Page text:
The game is such that it gives the registered player a task per day and each one of the tasks that it gives them is potentially fatal. The player has to continue playing the game for 50 days.The tasks vary from “carve with a razor ‘f57’ on your hand”, and “wake up at 4.20 am and watch psychedelic and scary videos that the curator sends” in the initial days, to going to the “rail tracks at 4.20 am”, “not talking to anyone else”, and finally “jumping off a high building to take your own life” on the 50th day.
It is extremely mysterious how the makers of the game locate potential victims and it is believed that the curators most probably locate their victims based on their posts on different online forums. Those who are the administrators of the challenge use different online forums to reach out to their victims. It can be Instagram, Facebook, WhatsApp or any other online forums. The final challenge of the 50 day challenge is to kill oneself and these actions must be recorded extensively so that the administrators always have a proof. The accomplishment of the final challenge ensures the final victory of the player. Only some hours ago another boy in Maharashtra who had been playing the game for the last many days on his father’s mobile has been rescued by the police when he was on his way to accomplish the final challenge. The deathly challenge is sure to claim many more lives across the world if people’s own discretionary powers continue to be steadily on the decline. Moreover, in the absence of any conducive educational environment/guidance for the cultivation of the inner being and consciousness of young children in society and the social media and television becoming the primary ‘educators’ of the age it is only going to worsen in the times to come. The game is disturbing and extremely disheartening but what it points out is the utter sense of anomie and lack of cohesive control in what is termed the social.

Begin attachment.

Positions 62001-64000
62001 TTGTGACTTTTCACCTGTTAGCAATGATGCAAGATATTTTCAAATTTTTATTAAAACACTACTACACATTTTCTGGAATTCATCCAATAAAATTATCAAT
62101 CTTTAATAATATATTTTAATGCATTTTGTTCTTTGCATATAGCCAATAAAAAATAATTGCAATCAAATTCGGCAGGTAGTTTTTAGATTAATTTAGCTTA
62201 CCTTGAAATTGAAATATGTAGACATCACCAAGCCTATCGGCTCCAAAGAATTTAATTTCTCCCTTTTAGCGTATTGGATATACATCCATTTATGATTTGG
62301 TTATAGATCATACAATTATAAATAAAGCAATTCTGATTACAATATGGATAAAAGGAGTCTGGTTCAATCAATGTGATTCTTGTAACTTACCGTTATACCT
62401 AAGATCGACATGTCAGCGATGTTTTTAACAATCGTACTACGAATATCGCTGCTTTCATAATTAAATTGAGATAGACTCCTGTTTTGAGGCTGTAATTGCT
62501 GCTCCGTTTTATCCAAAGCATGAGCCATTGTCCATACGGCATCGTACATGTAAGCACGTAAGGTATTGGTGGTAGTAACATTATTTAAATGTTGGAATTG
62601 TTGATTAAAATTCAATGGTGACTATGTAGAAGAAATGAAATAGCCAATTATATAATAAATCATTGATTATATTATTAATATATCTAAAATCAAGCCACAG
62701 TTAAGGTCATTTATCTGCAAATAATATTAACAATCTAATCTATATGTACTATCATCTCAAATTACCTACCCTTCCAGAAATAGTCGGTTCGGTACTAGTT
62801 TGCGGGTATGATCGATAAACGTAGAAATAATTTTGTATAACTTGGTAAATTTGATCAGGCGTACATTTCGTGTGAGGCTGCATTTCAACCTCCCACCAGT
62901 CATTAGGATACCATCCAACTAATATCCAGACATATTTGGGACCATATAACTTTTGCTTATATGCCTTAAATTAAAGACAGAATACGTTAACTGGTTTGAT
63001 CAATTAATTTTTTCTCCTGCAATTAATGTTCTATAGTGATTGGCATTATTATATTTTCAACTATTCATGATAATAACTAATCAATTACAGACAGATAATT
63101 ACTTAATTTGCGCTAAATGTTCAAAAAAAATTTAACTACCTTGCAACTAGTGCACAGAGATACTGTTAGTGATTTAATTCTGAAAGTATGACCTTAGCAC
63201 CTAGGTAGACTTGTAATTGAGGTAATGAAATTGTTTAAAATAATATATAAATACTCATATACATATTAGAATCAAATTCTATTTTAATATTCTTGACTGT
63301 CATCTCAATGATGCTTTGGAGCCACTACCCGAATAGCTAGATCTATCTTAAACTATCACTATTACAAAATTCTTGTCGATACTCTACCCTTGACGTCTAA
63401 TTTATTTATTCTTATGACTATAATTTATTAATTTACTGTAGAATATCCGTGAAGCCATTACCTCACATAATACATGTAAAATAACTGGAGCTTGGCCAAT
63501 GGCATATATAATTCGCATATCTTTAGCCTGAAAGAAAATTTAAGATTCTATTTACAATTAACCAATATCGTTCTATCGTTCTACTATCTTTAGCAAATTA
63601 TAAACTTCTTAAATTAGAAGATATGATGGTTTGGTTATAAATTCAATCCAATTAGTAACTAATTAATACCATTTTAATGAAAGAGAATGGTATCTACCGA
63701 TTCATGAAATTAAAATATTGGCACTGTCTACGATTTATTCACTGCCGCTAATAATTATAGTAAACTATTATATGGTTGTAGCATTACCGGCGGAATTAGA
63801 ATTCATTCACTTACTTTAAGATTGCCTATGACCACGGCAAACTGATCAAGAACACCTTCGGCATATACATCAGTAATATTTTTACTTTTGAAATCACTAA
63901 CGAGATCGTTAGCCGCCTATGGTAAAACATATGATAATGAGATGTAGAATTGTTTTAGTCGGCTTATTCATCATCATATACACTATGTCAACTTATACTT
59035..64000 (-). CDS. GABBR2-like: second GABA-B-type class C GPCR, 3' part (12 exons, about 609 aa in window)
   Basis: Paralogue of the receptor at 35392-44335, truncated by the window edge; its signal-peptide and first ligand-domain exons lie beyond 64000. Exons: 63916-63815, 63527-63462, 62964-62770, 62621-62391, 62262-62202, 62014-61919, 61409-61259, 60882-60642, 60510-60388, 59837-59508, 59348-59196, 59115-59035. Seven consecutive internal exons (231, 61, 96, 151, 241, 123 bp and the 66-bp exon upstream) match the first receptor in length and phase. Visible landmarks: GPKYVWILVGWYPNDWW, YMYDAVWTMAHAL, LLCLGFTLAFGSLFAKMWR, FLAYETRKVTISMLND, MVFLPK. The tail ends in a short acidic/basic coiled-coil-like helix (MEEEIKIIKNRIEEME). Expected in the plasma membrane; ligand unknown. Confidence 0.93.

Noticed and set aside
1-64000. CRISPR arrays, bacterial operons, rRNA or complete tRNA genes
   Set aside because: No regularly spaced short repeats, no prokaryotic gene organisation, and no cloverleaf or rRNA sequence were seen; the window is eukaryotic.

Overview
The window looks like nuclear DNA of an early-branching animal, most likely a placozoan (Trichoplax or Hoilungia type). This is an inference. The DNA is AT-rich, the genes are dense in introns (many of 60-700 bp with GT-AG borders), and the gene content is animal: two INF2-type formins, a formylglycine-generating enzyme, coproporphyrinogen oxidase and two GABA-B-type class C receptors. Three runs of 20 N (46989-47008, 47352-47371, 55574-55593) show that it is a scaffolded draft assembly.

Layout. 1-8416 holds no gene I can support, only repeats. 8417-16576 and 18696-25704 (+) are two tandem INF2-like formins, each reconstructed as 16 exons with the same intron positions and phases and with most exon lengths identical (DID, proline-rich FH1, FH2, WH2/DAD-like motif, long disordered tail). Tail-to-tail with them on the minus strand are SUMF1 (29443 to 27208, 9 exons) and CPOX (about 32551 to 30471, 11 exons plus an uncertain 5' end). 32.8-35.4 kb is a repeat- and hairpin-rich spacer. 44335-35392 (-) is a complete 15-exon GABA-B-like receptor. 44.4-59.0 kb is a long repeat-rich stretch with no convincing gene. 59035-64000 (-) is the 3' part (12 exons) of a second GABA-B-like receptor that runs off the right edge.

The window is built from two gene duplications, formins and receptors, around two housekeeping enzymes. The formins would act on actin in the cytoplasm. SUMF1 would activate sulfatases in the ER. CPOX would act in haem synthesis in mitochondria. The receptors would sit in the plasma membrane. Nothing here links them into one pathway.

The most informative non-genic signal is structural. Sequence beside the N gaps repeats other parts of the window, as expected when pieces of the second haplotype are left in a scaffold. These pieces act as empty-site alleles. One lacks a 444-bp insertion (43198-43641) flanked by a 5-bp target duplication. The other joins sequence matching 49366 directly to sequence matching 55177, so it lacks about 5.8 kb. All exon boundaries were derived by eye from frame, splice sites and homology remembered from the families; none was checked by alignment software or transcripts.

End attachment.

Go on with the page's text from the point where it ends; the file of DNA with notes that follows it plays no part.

The inclination towards self-harm, an aggressive urge to compete and win at any cost, the madness to even kill for victory is only reflecting the fatal disease that we as a community have been infected with. With no social bonds, with utter meaninglessness and disharmony, with fragmented souls and minds, with lack of emotional connectivity and purpose in life and the market simulation, internet-obsession, the media induced world with knowledge pollution- the conditions are only likely to worsen in the future. What is going so terribly wrong with our society and what is to be held responsible for the malaise? Has education failed us or have societies been reduced into fictional categories with no actual basis? Have we allowed humanity to be replaced by mechanical consumerism? These and many more important questions demand our attention….. but the bigger question is, are we paying any heed?